In response to these alarming trends, the Long Beach Comprehensive HIV Planning Group and the Health Department developed and launched the Long Beach HIV/STD Strategy 2019-2022 which outlined key goals and strategies to reduce new STD and HIV infections. These goals include: reducing HIV and STD Infections; strengthening capacity to address HIV and STDs; educating communities on HIV/STD prevention, testing and treatment; increasing access and engagement in care for HIV and STD treatment; and expanding PrEP and PEP access and engagement. The Comprehensive Planning Group and the Health Department will be focusing on:
- Offering no and low-cost STD, HIV and PrEP (Pre-exposure Prophylaxis) services across the city, including mobile testing units and expanding hours
- Developing a communications plan that educates communities about the importance of prevention, testing, and treatment
- Delivering consistent and routine messaging that an undetectable viral load means that HIV is untransmittable to all patients living with HIV utilizing medical providers and support systems
- Training medical providers on STD and HIV standards of care and reporting requirements
The Health Department has implemented an STD hotline and online resource to answer questions for community members and medical providers (562-570-4321), provides STD and HIV testing on its mobile van, and has educated over 1,000 high school students across the City about sexual health.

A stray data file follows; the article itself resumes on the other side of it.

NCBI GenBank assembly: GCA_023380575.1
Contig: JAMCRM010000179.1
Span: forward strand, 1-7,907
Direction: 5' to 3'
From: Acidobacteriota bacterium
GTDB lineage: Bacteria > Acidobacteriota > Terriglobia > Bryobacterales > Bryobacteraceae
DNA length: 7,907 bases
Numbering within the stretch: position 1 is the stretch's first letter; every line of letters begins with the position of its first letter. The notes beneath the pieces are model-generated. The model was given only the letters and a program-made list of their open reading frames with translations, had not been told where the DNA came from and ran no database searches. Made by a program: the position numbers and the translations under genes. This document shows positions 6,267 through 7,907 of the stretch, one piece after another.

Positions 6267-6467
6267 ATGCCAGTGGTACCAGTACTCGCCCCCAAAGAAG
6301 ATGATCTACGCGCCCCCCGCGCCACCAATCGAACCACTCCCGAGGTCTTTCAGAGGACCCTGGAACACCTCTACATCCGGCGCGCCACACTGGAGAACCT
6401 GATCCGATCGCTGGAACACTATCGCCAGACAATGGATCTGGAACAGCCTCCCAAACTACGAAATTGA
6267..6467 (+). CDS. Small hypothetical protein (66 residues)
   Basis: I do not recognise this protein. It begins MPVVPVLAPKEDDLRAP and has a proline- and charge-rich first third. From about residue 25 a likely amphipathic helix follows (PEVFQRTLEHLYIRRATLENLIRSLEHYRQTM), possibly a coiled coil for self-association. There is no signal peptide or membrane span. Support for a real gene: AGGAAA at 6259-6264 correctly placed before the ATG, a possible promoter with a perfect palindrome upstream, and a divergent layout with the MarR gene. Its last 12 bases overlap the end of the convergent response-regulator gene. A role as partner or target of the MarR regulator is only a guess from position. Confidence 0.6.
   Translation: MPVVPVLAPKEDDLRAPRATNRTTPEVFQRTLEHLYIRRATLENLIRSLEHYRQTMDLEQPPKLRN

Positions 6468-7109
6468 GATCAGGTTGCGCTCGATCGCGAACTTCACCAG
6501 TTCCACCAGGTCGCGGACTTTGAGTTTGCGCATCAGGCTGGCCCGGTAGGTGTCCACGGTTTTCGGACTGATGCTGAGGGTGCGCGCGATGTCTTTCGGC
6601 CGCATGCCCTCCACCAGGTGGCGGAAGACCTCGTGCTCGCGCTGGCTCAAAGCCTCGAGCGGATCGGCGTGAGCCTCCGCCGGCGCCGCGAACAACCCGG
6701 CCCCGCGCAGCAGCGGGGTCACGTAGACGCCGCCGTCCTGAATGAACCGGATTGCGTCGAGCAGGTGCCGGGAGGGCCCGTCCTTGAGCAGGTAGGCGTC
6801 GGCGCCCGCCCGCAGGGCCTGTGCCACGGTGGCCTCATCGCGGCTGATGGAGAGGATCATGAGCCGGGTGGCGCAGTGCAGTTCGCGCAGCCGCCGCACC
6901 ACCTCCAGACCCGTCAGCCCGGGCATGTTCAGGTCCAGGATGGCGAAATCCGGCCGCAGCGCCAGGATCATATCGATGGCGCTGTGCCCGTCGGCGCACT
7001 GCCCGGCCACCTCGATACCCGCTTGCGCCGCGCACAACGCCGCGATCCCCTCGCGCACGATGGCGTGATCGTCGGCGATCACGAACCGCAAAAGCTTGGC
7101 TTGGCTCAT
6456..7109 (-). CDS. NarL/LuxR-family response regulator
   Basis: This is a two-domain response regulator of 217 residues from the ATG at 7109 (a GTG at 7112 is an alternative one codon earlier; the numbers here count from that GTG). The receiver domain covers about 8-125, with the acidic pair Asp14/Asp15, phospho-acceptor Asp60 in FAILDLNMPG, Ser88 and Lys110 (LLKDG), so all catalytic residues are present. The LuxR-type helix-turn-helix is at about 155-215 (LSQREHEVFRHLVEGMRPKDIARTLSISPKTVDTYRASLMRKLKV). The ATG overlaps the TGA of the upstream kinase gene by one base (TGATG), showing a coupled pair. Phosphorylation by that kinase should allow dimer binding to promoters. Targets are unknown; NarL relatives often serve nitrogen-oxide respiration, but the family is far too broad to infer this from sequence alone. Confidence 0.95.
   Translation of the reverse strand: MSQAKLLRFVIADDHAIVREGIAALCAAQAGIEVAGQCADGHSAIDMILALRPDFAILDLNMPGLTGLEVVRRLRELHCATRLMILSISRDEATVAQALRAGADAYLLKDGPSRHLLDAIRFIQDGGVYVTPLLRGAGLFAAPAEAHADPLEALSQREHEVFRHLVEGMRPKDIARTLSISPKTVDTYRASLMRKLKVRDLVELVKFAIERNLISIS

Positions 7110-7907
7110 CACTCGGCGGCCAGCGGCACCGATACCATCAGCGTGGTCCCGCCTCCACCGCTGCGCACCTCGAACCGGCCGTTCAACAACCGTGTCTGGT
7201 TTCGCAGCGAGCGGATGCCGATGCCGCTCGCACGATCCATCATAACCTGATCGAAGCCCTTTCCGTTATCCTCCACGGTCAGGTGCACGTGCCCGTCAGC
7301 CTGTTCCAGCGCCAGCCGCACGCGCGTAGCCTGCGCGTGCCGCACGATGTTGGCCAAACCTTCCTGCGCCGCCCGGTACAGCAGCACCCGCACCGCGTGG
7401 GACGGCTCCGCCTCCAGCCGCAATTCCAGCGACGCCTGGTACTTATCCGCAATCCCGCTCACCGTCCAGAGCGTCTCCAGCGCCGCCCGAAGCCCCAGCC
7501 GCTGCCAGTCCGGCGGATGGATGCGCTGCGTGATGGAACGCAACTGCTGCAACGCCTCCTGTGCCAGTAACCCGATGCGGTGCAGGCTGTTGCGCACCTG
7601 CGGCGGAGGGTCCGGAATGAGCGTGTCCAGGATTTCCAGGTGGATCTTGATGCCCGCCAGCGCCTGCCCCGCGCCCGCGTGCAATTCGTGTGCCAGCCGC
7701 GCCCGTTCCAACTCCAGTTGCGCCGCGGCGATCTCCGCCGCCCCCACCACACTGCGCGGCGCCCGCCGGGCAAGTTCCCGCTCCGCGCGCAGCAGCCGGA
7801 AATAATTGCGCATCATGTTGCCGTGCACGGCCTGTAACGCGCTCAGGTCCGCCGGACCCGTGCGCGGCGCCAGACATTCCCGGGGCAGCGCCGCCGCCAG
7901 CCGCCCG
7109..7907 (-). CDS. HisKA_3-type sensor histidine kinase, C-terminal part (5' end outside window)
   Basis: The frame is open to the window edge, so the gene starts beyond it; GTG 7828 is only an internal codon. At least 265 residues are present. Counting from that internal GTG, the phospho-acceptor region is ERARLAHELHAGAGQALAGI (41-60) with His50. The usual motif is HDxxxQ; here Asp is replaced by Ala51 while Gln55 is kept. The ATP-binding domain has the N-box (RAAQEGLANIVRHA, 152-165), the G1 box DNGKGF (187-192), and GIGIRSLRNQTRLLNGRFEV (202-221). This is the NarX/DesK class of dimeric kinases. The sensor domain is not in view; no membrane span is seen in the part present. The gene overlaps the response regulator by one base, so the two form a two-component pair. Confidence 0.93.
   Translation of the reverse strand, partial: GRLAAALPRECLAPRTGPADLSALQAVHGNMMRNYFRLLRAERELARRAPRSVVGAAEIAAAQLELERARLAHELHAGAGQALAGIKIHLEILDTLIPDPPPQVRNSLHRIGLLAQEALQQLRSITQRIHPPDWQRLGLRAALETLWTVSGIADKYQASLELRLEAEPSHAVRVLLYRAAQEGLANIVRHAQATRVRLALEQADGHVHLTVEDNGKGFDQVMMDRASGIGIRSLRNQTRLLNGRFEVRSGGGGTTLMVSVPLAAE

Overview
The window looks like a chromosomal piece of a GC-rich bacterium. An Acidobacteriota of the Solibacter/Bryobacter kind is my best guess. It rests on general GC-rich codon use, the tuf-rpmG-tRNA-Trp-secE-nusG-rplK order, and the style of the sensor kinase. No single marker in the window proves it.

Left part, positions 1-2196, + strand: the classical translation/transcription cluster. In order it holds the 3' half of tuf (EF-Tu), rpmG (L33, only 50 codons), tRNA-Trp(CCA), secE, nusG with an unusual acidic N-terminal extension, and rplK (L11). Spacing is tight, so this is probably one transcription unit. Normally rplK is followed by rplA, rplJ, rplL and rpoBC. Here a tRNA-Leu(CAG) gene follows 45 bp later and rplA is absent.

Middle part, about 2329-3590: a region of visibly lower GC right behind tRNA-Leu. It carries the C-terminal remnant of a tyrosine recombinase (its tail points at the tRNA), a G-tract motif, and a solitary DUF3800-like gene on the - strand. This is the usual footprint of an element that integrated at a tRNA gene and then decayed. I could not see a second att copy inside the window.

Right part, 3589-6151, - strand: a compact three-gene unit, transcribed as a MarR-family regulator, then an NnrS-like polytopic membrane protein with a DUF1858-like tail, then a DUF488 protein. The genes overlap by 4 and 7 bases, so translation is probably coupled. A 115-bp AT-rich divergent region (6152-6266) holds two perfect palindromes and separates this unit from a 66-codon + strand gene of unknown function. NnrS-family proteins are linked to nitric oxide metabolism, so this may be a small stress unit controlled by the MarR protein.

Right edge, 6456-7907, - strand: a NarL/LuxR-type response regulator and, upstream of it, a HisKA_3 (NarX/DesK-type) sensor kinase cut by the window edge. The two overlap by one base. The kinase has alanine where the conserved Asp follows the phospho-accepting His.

To view the Annual Report, visit http://bit.ly/STDReport.
The HIV/STD Strategy 2019-2022 can be found at http://bit.ly/HIV_STD_Strategy.
About the City of Long Beach
Home to approximately 470,000 people, the multiple award-winning and innovative City of Long Beach offers all the world-class amenities of a large metropolitan city while maintaining a strong sense of individual and diverse neighborhoods nestled together along the California coast. As a full-service charter city, Long Beach is home to the Queen Mary, Aquarium of the Pacific, several museums and theaters, a highly-rated school district, Long Beach Airport, the Port of Long Beach, as well as many award-winning City departments such as Health, Parks, Recreation and Marine, Development Services and more. The City also has a highly-respected university and city college, two historic ranchos, five hospitals, five golf courses, 171 parks, miles of beaches, marinas, bike paths, and a Bike Share program.
About Long Beach Department of Health and Human Services
The mission of the Long Beach Department of Health and Human Services is to improve quality of life by promoting a safe and healthy community in which to live, work and play. Long Beach Health is one of only three city-run health departments in California, which allows for better engagement with residents, neighborhoods, businesses and community partners, and fosters a greater understanding of the City’s strengths. For more information, visit us at www.longbeach.gov/health, “Like” us on Facebook and follow us on Twitter and Instagram.